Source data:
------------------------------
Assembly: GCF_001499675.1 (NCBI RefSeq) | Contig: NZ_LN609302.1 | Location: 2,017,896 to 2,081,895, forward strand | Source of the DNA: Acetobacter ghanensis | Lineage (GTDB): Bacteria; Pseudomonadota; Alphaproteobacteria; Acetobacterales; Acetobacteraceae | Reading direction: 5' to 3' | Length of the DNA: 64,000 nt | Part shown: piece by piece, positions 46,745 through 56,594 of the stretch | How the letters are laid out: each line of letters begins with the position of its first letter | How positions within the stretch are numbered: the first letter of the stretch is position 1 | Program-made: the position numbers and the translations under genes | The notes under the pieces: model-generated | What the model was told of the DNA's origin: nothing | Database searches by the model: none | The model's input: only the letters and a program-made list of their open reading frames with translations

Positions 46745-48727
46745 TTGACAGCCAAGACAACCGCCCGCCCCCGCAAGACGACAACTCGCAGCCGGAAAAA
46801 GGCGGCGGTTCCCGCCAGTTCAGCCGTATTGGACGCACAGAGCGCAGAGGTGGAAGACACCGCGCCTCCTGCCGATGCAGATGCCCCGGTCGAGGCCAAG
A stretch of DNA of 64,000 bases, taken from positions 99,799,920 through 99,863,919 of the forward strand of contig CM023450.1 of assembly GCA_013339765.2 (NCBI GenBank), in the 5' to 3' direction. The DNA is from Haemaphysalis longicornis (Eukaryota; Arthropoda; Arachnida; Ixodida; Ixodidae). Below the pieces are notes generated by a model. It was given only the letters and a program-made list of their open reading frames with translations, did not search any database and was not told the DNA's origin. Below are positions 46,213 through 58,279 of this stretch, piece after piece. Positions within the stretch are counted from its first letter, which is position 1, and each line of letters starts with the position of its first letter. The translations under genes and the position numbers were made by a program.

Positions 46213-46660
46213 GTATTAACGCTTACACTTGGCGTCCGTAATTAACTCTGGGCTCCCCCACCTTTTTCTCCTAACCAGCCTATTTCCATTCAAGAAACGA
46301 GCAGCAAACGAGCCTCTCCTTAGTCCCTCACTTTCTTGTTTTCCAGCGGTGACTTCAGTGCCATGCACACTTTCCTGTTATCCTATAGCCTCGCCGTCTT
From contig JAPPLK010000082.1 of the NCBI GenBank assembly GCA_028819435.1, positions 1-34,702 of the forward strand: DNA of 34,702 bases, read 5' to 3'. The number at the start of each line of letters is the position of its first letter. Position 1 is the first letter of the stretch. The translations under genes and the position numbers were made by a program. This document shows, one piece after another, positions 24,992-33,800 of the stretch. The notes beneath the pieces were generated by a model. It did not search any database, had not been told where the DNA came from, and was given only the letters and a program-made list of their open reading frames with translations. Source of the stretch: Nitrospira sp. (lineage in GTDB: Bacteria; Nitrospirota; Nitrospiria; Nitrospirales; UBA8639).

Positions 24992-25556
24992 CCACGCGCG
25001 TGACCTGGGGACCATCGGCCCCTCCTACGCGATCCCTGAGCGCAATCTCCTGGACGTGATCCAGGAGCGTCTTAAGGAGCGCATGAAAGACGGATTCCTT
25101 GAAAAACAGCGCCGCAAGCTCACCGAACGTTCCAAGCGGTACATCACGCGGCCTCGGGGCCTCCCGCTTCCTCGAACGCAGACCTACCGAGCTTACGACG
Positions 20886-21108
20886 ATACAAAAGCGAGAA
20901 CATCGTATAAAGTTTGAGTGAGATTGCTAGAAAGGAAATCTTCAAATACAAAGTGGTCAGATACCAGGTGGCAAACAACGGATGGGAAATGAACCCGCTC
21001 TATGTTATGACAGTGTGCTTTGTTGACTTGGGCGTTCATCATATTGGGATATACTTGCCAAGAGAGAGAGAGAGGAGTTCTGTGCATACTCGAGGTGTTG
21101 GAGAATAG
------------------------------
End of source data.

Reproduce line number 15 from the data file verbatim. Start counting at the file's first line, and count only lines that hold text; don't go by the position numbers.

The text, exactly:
20886 ATACAAAAGCGAGAA